Over the last ten years, a number of studies have suggested that, in animal cells, translation and protein turnover play a larger role in determining the different levels at which proteins are expressed than transcription. The major evidence supporting these claims is a weak correlation between system-wide protein and mRNA abundance measurements. A highly cited Nature article by Schwanhausser et al. in 2011 provides the most comprehensive example of such analyses. A new study just published in PeerJ by Li et al., however, questions the conclusions of these papers. This new study suggests that the major reason why protein and mRNA abundance measurements are poorly correlated is because of various types of measurement error in the protein and mRNA abundance, rather than transcription having minimal impact on protein expression levels.
Li et al. first show that Schwanhausser et al.'s protein abundances have a non linear error that leads to a dramatic underestimation of low abundance proteins, a result that has been independently supported by a separate benchmarking study by Ahrne et al. Li et al. rescale Schwanhausser et al.'s protein abundance estimates using data for housekeeping proteins and show that the rescaled data show a higher correlation with mRNA abundances than the uncorrected protein data. In addition, they estimate the impact of other sources of error on the mRNA and protein abundance measurements using direct experimental data, and they find that, when error is explicitly measured and modeled, an even greater correlation between mRNA and protein is expected. Li et al. use a second, independent strategy to determine the contribution of mRNA levels to protein expression: they show that the variance in translation rates directly measured by ribosome profiling is dramatically lower than that inferred by Schwanhausser et al., and that the measured and inferred translation rates correlate poorly. Incorporating protein and mRNA turnover data in this analysis, the results from Li et al. suggest that mRNA levels explain ~81% of the variance in protein levels, transcription 71%, RNA degradation 10%; translation 11%; and protein degradation 8%. This conclusion differs dramatically from the previous estimates of differences in mRNA levels explaining 10-40% of the differences in protein levels in the current literature.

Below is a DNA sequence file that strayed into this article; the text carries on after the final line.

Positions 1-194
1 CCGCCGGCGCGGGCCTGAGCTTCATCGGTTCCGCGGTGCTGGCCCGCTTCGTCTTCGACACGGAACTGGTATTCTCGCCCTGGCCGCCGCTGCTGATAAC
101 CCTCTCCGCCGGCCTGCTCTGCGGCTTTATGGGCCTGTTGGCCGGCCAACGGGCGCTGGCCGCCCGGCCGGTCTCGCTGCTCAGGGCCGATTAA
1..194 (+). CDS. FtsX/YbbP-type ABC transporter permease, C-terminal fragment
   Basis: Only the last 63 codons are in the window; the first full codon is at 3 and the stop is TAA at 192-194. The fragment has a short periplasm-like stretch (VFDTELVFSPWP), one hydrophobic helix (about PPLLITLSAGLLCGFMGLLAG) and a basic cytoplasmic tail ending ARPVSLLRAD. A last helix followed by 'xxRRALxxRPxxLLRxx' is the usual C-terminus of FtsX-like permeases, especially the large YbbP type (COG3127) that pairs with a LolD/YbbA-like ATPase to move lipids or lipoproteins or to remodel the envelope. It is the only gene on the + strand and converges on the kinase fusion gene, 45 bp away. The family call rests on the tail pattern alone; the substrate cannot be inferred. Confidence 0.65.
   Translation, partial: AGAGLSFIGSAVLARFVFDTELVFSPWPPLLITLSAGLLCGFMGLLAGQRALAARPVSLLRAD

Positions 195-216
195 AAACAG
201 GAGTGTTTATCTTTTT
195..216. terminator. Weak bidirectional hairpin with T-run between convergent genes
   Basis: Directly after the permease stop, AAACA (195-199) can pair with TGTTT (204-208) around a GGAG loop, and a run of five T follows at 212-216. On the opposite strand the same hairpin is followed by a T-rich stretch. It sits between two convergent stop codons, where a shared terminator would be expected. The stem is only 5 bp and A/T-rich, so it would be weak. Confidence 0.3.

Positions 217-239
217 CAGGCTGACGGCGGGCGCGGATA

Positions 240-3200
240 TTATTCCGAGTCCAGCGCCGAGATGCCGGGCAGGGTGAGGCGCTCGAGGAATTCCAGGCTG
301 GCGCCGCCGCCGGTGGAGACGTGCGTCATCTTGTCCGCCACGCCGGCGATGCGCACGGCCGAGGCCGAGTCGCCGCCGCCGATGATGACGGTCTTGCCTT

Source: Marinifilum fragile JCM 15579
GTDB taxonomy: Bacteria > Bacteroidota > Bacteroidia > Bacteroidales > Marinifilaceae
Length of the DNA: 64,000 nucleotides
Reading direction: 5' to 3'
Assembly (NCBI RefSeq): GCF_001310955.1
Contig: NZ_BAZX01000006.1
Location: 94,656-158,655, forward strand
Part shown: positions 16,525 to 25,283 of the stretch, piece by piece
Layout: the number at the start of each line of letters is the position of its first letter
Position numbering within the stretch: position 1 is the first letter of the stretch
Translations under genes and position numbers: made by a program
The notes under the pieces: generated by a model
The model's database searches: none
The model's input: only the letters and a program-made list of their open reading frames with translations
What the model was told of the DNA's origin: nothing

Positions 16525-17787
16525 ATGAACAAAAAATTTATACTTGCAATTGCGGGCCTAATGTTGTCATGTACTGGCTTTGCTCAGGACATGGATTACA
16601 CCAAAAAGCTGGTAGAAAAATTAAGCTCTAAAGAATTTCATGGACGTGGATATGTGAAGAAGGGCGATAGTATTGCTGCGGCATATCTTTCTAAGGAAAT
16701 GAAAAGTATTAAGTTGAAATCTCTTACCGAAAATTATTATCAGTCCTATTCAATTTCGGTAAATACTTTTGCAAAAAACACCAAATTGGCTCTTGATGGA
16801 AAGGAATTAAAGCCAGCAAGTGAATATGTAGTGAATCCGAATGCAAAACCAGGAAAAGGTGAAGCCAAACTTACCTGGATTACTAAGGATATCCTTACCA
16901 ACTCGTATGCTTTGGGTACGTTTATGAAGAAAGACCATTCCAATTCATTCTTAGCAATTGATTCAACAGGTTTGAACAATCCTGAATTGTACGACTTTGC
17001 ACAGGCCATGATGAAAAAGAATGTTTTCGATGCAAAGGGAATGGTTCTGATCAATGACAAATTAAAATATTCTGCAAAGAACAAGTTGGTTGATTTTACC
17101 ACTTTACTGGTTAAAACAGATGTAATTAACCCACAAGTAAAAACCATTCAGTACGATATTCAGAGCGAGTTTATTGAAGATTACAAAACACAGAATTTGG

Li et al.'s analysis provides an accurate framework for quantifying gene expression and protein abundance levels by explicitly considering sources of error. This work highlights the importance of appropriate statistical analyses of the large quantitative data sets that are increasingly being produced by experimentalists and are being used to study fundamental cellular mechanisms.
Link to the PDF of this Press Release: http://bit.ly/LiPeerJRelease
Link to the Published Version of the article (quote this link in your story – the link will ONLY work after the embargo lifts): https://peerj.com/articles/270 - your readers will be able to freely access this article at this URL.